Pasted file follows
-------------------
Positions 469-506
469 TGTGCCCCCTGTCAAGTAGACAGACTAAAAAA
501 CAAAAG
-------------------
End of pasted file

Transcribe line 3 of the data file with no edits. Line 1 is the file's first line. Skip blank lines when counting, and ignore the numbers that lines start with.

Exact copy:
501 CAAAAG